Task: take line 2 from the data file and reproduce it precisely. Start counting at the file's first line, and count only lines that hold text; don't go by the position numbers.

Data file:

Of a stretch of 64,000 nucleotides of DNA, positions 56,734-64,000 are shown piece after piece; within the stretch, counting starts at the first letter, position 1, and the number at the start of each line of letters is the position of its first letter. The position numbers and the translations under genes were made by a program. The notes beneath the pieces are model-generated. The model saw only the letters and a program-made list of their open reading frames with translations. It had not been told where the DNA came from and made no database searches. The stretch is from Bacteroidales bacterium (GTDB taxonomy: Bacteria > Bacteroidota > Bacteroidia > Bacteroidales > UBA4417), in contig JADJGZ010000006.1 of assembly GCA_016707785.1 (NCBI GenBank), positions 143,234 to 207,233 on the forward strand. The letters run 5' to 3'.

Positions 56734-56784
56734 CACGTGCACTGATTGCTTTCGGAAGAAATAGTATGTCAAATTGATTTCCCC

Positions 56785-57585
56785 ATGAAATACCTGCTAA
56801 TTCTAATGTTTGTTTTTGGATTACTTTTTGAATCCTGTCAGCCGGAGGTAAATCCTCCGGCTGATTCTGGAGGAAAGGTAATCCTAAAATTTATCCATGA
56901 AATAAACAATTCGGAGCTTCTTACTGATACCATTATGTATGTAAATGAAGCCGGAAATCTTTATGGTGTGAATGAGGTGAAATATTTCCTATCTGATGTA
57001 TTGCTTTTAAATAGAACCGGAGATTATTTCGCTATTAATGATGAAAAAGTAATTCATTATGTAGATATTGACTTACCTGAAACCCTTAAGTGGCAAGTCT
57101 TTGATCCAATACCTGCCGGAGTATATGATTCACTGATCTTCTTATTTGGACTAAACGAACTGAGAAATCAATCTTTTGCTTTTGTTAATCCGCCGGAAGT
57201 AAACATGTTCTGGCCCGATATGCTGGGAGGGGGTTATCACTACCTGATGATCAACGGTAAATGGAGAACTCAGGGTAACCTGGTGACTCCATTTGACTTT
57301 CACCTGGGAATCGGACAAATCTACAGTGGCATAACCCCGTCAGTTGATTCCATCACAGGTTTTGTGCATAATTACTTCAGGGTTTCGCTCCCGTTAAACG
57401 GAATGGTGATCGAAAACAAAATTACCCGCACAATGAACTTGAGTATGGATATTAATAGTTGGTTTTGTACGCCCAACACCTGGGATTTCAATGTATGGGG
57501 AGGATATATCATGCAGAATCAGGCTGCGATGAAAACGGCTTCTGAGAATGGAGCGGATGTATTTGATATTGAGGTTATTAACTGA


Positions 56734-56784